PEI

P.E.I. EMO reviewing emergency plans with COVID-19 in mind

P.E.I.'s Emergency Measures Organization (EMO) is reviewing how it responds to emergencies in light of the ever-changing situation with COVID-19 and the challenges the pandemic presents.

Emergency Measures Organization reviewing plans for upcoming storm season

'Anything we would have to respond to in an emergency is generally not an easy scenario that we have to deal with, and now it’s going to be that much more complex,' says Tanya Mullally, P.E.I.'s emergency management co-ordinator. (Wayne Thibodeau/CBC)

P.E.I.'s Emergency Measures Organization (EMO) is reviewing how it responds to emergencies in light of the ever-changing situation with COVID-19 and the challenges the pandemic presents.

As hurricane and winter storm seasons approach, the organization is assessing how it responds to emergency events and how it will plan around public health guidelines. 

Some of the current plans under review include individual emergency preparedness, emergency shelter spaces and training protocols. 

"Anything we would have to respond to in an emergency is generally not an easy scenario that we have to deal with, and now it's going to be that much more complex," said Tanya Mullally, P.E.I.'s emergency management co-ordinator. 

EMO is responsible for co-ordinating emergency plans under the Emergency Measures Act. 

It recently received a positive review on its response to post-tropical storm Dorian, but the report also said improvements could be made in areas like communication and emergency response training. 

Prepare emergency kits

Mullally is encouraging Islanders to make sure they have an emergency kit set aside, packed with enough batteries, water and food to last a minimum of 72 hours.

Mullally said it has never been more important to have a kit ready for an event. 

"They could expand that three-day supply to maybe a five-day supply," said Mullally. 

She said there are also new items she recommends people should add to their kits. In addition to bottled water, batteries and canned food, she suggested adding personal protective equipment such as masks, gloves, and hand sanitizer to the kits in case people have to leave their homes and head to a shelter.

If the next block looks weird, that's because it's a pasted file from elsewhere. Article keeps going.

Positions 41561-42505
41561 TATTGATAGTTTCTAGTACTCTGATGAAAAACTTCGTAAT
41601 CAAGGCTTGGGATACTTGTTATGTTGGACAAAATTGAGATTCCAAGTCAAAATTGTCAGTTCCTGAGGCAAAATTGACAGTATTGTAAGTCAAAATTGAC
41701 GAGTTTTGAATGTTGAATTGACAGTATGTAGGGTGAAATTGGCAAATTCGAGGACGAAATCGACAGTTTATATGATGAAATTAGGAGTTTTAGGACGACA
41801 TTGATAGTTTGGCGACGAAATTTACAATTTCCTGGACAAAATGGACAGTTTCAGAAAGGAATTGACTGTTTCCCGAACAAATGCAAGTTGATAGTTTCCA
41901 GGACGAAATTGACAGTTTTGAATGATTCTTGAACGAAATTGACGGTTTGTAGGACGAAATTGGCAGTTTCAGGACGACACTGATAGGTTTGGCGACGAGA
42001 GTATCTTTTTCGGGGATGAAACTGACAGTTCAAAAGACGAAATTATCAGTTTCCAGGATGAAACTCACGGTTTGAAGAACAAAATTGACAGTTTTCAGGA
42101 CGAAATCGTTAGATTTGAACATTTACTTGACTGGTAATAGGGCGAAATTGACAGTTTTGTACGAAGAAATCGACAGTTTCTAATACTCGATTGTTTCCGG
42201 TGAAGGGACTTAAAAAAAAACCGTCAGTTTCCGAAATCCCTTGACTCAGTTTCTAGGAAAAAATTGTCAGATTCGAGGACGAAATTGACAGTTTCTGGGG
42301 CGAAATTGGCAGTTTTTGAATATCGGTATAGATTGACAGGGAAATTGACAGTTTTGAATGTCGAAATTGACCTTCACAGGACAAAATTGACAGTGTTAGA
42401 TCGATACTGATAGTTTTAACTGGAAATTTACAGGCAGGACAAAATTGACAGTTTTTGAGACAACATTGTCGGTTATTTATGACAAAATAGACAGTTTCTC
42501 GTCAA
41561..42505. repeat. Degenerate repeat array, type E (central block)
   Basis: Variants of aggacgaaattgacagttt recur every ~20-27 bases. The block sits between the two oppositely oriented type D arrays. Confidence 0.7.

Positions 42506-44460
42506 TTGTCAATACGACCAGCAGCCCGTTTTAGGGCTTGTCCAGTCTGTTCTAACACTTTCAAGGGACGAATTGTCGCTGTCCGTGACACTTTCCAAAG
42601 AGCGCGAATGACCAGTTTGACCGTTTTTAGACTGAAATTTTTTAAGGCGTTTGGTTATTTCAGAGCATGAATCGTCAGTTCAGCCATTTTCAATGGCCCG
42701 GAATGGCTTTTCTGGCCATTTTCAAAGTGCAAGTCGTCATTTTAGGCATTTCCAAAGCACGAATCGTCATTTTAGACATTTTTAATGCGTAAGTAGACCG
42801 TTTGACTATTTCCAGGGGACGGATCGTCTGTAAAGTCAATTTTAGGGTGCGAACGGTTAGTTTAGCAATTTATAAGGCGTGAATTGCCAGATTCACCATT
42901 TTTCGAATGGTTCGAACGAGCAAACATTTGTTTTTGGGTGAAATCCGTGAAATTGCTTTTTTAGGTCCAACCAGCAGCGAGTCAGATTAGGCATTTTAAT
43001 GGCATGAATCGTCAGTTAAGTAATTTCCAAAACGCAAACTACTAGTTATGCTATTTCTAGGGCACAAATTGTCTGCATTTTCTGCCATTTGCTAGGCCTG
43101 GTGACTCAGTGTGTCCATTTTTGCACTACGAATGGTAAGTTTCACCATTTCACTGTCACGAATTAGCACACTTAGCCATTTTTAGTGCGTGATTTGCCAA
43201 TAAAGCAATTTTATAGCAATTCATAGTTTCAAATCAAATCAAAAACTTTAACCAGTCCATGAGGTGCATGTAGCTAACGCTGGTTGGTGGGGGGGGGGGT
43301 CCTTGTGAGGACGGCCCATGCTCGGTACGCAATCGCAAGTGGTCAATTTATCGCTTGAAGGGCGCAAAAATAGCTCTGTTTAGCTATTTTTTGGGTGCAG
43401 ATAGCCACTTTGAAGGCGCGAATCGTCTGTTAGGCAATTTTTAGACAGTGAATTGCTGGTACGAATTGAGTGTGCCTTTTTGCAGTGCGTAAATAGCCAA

"If they do have to leave their home, they have that stuff close at hand." 

Plan ahead

One of the other challenges is how emergency shelters will be used. Charlottetown police Chief Paul Smith said the public health measures, and the presence of COVID-19, complicate housing people at emergency shelters.

"You'd certainly want to look at, how would you screen people prior to them coming in? What do we do if the people have symptoms?" 

In order to follow public health guidelines, including physical distancing, shelter space needs to double in size. 

EMO is considering the use of hotels and conference rooms across the province, but Mullally encourages all municipalities to update their operational plans for emergencies with COVID-19 in mind. 

Paul Smith recommends Islanders plan ahead in case of an emergency in the age of COVID-19. (Wayne Thibodeau/CBC)

Municipalities and cities are reviewing emergency plans as well, taking on additional measures to accommodate COVID-19 public health guidelines.

Smith also said Islanders should plan further in advance for emergency events such as storms.

COVID-19 restrictions mean there are capacity limits at grocery stores and other retailers, and Smith stresses Islanders be prepared.

"We all procrastinate and leave things to the last minute. In the age of COVID, you really can't do that," said Smith. 

More from CBC P.E.I.

With files from Wayne Thibodeau

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